Sunday, March 18, 2012

H is for History class and history timeline

...a subject I despised in school.  I don't remember being taught any story, just basically a listing of facts and dates.  Memorizing facts and dates was definitely NOT my strong suit.  (I think that's why I did well in math, beyond memorizing the basic facts most study was comprised of working through problems and learning through doing - it wasn't memorizing an outline or random facts.)  But, back to history.  We use a classical Catholic curriculum and our history is based more on stories - big picture stuff.

I've found that focusing more on dates than on the story we lose much of the understanding.  One example, "In 1492 there was a great conquest, Europe sought more land to the west..." (yeah...I do think that date is important if for no other reason than everyone knows it).  Why didn't Queen Elizabeth immediately fund Columbus's expedition?  Because their funds were going to fighting a war.  Now, simply studying American history one year and memorizing dates, studying European history another year and memorizing dates...these two don't automatically mesh in everyone's brains.  Now, I am not saying that putting more of an emphasis on dates will automatically NOT give someone the big picture.  Some people can mesh the two quite well I am sure.  But, in my experience going through the school system, that didn't happen.  At least for me.
We've used Famous Men or Rome, Famous Men of Greece, Story of the World vol. I, American History sing-a-long CD, etc.  My kids look forward to history.  It's the one class that we all gather together  (except my 12th grader who has her own PSEO history class) while I read and those kids that choose to, color accompanying pictures while I read (currently from the Story of the World Activity book).  Sometimes I stop and we discuss things along the way, sometimes I read all the way through and have the kids answer the questions afterward.  I also bought the audio CDs and used those at first (I figured with a new baby history wouldn't have to stop for a diaper change, etc.)  But, honestly, the kids didn't particularly like the voice, it wasn't engaging.  And, I found that I was able to stop and emphasize something that was really important when we came to it when I read.  I love asking questions like, "How was life in Athens different from life in Sparta?"  The youngest gets to answer first...up to the oldest, and they can't repeat an answer someone else already gave.  Puts a bit of of pressure on those older kids and reinforces to all that the younger kids have something important to add as well.  My younger kids, especially, would enjoy having history more than one afternoon a week.  But, I simply can't fit it in more than that.  And, it's one of the classes that works best for us to do an entire chapter or two in one long afternoon session rather than break it up throughout the week.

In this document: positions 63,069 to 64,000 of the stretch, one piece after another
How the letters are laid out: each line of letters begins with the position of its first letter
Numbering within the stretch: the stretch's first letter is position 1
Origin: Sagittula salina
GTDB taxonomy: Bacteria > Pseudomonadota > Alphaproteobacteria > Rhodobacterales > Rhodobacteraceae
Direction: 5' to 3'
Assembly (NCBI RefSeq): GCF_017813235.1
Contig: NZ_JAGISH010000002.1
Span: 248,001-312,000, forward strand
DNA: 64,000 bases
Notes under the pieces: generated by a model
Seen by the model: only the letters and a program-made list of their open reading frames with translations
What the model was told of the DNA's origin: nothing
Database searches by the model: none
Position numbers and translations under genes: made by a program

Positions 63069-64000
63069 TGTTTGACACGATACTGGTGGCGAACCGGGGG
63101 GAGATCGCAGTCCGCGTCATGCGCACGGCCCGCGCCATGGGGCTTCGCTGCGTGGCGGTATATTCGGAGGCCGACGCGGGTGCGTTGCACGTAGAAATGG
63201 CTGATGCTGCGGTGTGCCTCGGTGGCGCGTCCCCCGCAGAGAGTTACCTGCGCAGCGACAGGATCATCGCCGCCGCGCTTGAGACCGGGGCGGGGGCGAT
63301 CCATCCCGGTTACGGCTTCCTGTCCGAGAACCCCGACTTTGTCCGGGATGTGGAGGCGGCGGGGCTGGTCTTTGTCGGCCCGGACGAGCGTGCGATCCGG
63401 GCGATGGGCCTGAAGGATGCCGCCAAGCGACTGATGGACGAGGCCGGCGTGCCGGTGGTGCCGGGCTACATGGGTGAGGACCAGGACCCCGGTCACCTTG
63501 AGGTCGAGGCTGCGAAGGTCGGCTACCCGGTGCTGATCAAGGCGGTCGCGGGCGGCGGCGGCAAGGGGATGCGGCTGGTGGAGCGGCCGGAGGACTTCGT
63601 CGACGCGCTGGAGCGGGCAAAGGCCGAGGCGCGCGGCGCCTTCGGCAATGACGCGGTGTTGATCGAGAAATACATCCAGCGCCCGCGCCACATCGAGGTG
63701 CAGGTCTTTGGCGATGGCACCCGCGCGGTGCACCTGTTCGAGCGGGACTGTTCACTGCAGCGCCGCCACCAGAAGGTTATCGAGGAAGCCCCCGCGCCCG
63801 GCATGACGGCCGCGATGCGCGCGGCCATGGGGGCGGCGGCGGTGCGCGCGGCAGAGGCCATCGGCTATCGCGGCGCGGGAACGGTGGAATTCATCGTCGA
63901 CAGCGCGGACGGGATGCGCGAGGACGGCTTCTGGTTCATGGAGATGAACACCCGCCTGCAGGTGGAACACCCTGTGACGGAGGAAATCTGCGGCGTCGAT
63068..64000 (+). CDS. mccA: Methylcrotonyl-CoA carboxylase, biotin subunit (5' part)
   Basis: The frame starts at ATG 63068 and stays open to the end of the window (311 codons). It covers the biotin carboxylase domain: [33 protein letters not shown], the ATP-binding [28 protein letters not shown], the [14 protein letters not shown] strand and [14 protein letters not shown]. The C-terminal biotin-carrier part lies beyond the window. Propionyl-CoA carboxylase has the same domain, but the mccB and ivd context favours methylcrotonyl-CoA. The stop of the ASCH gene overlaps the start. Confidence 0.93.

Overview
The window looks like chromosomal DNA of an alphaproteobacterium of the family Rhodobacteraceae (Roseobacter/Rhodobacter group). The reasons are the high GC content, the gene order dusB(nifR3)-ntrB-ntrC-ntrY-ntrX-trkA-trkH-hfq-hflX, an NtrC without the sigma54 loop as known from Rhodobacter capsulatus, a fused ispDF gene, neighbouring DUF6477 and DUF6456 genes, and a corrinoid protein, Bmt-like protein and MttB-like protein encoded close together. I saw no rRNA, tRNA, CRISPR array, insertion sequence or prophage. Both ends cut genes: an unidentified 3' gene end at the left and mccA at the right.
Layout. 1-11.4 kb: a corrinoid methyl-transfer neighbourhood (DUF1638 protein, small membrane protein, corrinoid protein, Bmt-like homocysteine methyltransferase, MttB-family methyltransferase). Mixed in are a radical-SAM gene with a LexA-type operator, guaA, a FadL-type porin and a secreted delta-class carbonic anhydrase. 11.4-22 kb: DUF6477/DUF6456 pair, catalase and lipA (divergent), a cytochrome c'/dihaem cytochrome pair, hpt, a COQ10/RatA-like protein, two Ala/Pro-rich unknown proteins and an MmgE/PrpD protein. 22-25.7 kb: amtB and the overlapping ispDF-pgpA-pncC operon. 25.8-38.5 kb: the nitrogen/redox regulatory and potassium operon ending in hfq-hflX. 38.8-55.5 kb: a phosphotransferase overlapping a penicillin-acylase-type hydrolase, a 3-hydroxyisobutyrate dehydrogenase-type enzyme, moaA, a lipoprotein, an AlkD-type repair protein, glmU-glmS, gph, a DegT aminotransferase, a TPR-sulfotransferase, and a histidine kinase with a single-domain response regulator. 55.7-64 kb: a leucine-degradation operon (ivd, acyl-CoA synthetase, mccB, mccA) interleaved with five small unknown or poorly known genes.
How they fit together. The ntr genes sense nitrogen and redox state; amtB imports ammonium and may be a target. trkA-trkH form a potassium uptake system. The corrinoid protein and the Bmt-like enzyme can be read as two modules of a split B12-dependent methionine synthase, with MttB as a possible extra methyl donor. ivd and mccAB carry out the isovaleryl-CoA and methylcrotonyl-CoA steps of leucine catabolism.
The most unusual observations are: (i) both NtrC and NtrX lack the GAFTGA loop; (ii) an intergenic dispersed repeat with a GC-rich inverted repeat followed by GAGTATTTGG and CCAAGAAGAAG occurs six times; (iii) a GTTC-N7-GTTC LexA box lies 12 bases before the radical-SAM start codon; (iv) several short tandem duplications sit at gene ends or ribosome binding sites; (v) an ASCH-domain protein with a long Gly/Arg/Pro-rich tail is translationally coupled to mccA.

I highly recommend add a century history timeline.  Did you know that Joseph Hayden (composer), Daniel Boone, and Napolean all lived at the same time?  Most history books that I have seen don't address music or art history.  That's another subject.  But, by taping their pictures on our timeline we were easily able to see that and discuss it.  What a funny contrast.  Hayden with his wig and Boone with his skins - living at the same time in different parts of the world.

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